Front and center now are risk mitigation and financial predictability, or two variables apt to make C-suites and boards of directors much more eager to pay attention. At the macro level, the conversation is shifting to resilience, or a more holistic view of the way companies might benefit from being able to withstand shocks linked to climate issues, social unrest or political instability.
More specifically, the fiscal consideration most evident in Cook's reference to the declining appeal of "brown energy" is the economic uncertainty increasingly surrounding fossil fuels.
While oil prices have plummeted in recent months, there's no guarantee how long that might last — an uneasy reality that increasingly has global regulators and shareholders of companies such as Exxon Mobil scrutinizing the prospect of "stranded assets," or scenarios where once hugely lucrative fossil fuel reserves might become financially untenable to extract and sell due to either regulation (such as a carbon tax) or accelerating climate change.
But the next logical step in the conversation about stranded assets is how major corporate energy users stand to be impacted.
A relatively small number of firms appear willing to invest in proactively trying to stave off the risk of being stuck without energy, or facing steep price increases, by transitioning earlier to renewable energy sources. But that path, too, still has its challenges.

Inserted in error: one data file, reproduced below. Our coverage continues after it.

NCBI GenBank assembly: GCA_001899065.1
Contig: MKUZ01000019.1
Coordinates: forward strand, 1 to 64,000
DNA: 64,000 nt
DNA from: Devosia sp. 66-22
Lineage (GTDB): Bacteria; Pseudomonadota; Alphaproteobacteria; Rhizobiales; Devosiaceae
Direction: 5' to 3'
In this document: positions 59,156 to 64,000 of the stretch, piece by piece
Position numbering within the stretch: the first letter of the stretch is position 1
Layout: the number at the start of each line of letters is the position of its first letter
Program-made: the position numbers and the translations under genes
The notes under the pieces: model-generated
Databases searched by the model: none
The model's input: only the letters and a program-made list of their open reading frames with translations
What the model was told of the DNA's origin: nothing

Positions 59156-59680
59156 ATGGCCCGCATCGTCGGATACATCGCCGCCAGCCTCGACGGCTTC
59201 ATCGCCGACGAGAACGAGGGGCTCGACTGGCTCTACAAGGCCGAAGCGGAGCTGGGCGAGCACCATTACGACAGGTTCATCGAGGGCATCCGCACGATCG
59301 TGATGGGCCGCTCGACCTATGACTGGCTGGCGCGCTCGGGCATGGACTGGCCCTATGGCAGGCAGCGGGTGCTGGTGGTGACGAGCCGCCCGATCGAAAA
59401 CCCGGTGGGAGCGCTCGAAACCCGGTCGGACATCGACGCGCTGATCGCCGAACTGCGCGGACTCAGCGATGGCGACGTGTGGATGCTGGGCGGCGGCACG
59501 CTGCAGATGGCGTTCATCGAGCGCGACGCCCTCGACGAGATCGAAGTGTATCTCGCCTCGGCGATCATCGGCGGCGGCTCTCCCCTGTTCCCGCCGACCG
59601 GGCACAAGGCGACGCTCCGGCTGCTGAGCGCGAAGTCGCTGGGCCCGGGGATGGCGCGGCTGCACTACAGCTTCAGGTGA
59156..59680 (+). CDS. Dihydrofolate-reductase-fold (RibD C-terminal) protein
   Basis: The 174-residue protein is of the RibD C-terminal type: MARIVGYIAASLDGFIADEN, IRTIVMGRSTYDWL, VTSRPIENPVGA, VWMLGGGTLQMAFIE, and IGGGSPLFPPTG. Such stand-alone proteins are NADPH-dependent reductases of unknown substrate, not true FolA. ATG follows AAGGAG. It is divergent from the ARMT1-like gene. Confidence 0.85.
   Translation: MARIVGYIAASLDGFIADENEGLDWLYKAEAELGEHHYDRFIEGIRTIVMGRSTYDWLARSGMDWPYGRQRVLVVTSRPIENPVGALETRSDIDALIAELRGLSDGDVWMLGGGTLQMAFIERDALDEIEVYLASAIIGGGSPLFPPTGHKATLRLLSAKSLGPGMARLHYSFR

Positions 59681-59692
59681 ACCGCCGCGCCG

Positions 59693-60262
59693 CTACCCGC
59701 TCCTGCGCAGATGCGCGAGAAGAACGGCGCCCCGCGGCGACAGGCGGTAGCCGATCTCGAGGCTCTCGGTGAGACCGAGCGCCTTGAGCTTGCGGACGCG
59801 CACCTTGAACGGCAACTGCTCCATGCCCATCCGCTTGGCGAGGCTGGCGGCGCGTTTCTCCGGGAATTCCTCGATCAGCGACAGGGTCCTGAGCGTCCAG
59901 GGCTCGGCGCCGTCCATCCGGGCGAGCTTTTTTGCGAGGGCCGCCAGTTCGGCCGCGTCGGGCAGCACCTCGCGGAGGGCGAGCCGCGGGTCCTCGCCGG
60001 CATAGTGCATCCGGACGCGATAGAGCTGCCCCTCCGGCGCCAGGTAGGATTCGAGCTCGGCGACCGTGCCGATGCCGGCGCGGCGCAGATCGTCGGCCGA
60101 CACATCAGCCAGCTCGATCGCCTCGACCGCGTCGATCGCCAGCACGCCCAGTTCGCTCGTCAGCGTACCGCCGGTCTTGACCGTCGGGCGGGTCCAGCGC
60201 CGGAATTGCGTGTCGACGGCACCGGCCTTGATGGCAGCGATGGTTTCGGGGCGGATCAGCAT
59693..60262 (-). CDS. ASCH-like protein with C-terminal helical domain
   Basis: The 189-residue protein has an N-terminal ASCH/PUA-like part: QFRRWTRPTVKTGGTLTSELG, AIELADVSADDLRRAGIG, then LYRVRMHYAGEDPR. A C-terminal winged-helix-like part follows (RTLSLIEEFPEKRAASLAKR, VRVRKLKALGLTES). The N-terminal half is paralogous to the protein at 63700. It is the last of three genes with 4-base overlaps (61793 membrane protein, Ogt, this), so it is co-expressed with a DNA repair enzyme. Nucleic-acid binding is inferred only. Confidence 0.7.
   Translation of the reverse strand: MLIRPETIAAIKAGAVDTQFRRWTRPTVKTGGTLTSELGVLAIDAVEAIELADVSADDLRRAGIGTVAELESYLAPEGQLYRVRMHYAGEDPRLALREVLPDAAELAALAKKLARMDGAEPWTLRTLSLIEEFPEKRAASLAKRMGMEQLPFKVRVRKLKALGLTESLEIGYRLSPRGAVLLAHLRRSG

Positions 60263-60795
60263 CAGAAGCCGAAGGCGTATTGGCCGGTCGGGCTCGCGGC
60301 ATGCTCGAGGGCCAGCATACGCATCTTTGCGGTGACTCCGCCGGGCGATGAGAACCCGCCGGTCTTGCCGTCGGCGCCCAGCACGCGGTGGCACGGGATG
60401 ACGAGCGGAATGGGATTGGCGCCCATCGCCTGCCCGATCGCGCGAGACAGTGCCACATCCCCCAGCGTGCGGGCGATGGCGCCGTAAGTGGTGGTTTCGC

Seeking new models
If any companies were likely to buck existing renewable energy business models to go at the market on their own, Apple and Google likely would be the top two candidates.
Interestingly, both have opted to purchase power directly from existing providers — First Solar for Apple and NextEra Energy Resources for Google.
Indeed, other businesses ranging from BMW to Wal-Mart to IKEA are also employing varying approaches to on-site renewable energy in a bid to lower costs and cut carbon emissions.
The catch: power procurement is no walk in the park.
Facebook, General Motors and Hewlett-Packard were a few of the big name companies to sign on in July to the new Renewable Energy Buyers' Principles initiative, which seeks to better align corporate energy buyers, utilities and legislators when it comes to actually getting new power systems up and running.
Complex contracts, lengthy negotiations and antiquated regulations are a few obstacles spurring discussion about digital or otherwise streamlined Power Purchase Agreements.
While companies work through their individual frustrations, there are also collective efforts, such as the Corporate Renewables Partnership established by the Rocky Mountain Institute, World Wildlife Fund, World Resources Institute and BSR. The goal there is to add 60 gigawatts of wind and solar capacity to the amount purchased by businesses (about double current levels) by 2025.
When it comes to the huge hill still left to climb on corporate carbon emissions, the long-game recently was summed up by another Apple employee, sustainability chief Lisa Jackson.
"I wonder if we sometimes miss the swing-for-the-fences moment, where you throw all the incremental goals away and say, 'Why can't we go for something different and important?'" Jackson said during GreenBiz's 2014 VERGE event. "Those are the moments we are striving for."